They only come out at night, with requests of no light -- nothing to do with tide, moonlight or weather.
Sea turtles that weigh anywhere from 200 to 1,500 pounds have taken over sections of beach in Jupiter for their annual nesting process, and guests of the Jupiter Beach Resort & Spa have “front-row seats” to observe the endangered loggerheads, leatherbacks and greens laying their eggs.
Visitors to the South Florida resort are asked to draw their room curtains at around 8 p.m. to prevent too much light from shining on the pristine beach just steps from the hotel. The female sea turtles take the darkness as their cue to slowly meander ashore to dig holes and lay their eggs. The darkness also helps emerging hatchlings, which may become disoriented by beachfront lighting as they try to reach the ocean.
Guests can be a part of the natural phenomenon without disturbing the turtles by signing up for Escorted Turtle Walks that are offered by the Loggerhead Marine Life Center just minutes from the South Florida beach resort. Professionals teach visitors about the nesting process while scouts comb the beaches in the area and try to find a turtle that is laying its eggs. Guests also have the opportunity to see sea turtles that are being rehabbed at the nonprofit education and ocean conservation facility. Should there be nesting activity that night, tour attendees will be invited to join a scout on up to a mile and a half walk to experience the process up close. Visitors are encouraged to wear dark clothing and comfortable walking shoes and cannot use flashlights or cell phones for the adventure.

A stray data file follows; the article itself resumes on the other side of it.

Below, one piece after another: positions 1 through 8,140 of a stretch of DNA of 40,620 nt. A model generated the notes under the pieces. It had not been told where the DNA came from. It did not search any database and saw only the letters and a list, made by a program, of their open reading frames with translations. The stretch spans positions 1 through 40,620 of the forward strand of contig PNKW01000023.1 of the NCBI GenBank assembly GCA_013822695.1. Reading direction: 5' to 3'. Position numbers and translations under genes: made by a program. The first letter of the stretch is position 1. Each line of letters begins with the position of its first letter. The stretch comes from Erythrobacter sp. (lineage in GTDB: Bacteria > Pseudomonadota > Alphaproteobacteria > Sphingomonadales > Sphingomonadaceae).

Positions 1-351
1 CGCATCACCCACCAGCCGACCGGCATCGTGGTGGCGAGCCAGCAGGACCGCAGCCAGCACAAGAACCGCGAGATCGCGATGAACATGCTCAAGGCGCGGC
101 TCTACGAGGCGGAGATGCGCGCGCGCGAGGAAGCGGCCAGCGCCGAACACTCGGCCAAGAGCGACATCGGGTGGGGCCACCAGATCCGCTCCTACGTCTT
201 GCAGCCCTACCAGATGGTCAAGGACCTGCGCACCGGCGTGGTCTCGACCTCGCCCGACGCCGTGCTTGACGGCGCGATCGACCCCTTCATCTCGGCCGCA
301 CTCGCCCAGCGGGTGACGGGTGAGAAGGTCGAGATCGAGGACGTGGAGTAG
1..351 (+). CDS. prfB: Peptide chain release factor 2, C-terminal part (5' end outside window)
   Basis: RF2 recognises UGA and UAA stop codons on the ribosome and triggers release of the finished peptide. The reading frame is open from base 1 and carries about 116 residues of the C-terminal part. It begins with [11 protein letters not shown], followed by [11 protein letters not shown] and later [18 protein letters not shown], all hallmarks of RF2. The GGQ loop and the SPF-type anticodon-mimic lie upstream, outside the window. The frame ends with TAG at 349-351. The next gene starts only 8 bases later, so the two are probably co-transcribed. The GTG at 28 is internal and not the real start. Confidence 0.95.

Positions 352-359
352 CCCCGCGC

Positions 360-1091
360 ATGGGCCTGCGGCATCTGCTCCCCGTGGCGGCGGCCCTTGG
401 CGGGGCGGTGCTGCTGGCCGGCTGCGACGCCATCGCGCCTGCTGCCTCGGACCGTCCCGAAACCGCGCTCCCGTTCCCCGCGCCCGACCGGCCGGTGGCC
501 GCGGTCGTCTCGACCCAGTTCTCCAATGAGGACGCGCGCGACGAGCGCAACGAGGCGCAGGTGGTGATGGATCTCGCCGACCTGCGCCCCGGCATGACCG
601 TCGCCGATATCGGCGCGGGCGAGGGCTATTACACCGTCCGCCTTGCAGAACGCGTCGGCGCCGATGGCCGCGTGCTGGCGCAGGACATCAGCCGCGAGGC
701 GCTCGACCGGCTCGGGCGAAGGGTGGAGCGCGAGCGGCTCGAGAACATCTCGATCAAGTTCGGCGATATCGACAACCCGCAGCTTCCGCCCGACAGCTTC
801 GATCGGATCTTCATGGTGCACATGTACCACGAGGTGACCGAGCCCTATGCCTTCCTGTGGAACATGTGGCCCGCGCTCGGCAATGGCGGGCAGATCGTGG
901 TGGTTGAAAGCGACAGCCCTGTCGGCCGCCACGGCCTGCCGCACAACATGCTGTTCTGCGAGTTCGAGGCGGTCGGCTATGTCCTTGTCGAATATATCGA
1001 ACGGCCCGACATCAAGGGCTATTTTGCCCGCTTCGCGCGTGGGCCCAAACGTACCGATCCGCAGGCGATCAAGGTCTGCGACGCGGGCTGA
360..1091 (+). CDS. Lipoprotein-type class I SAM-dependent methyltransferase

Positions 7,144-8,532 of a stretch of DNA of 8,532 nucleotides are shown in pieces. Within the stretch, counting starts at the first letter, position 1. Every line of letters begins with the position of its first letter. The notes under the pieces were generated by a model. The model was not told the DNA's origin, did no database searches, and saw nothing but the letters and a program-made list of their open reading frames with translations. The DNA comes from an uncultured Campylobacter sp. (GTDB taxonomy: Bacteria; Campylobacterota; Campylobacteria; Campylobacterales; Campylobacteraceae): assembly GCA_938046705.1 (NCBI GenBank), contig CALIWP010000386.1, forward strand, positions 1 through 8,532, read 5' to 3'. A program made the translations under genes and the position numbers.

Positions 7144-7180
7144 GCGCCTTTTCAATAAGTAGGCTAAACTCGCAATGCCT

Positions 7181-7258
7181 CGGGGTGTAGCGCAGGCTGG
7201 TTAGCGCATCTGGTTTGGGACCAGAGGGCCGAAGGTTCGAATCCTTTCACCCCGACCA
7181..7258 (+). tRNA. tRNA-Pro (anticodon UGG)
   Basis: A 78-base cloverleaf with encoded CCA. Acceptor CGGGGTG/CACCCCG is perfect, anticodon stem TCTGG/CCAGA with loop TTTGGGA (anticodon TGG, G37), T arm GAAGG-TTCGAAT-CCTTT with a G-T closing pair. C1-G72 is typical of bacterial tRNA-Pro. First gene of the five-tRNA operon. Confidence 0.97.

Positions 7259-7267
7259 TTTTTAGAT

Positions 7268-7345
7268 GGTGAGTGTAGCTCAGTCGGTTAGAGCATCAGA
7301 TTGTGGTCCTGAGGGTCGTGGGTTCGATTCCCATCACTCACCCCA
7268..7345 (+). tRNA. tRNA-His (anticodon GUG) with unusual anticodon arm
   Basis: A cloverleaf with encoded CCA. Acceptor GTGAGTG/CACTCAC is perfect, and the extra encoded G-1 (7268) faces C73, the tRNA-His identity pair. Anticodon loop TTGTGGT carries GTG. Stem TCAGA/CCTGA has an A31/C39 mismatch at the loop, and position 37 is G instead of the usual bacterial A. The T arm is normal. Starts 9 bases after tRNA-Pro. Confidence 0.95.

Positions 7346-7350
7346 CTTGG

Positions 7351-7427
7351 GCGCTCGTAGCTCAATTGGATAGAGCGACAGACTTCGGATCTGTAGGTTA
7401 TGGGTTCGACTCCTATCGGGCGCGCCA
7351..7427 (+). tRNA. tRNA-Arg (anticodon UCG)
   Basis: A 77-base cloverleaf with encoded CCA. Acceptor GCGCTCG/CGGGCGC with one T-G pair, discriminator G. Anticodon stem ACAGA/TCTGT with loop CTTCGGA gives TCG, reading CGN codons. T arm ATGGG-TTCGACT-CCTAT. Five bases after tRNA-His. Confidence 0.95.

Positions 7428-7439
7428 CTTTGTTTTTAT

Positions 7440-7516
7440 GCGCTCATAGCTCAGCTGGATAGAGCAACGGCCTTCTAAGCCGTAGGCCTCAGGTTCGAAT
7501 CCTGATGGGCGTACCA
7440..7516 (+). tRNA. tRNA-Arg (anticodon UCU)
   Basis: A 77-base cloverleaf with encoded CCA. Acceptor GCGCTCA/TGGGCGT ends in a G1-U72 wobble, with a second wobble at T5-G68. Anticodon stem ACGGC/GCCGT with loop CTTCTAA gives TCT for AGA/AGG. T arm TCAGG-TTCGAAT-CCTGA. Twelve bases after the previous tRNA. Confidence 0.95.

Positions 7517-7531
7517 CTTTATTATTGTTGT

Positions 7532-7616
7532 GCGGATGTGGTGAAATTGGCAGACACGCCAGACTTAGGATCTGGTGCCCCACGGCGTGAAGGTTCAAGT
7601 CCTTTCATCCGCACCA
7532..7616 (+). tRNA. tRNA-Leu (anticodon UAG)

Palm Beach County’s beaches, including the one around Jupiter Beach Resort, provide critical nesting, foraging and developmental habitat for threatened and endangered sea turtles. Although beachgoers usually don’t harm sea turtle nests because they are buried so deep in the sand, we ask that all of our guests respect the areas that are marked in any fashion.
Check out the action with this Flordia Beach Sea Turtle video.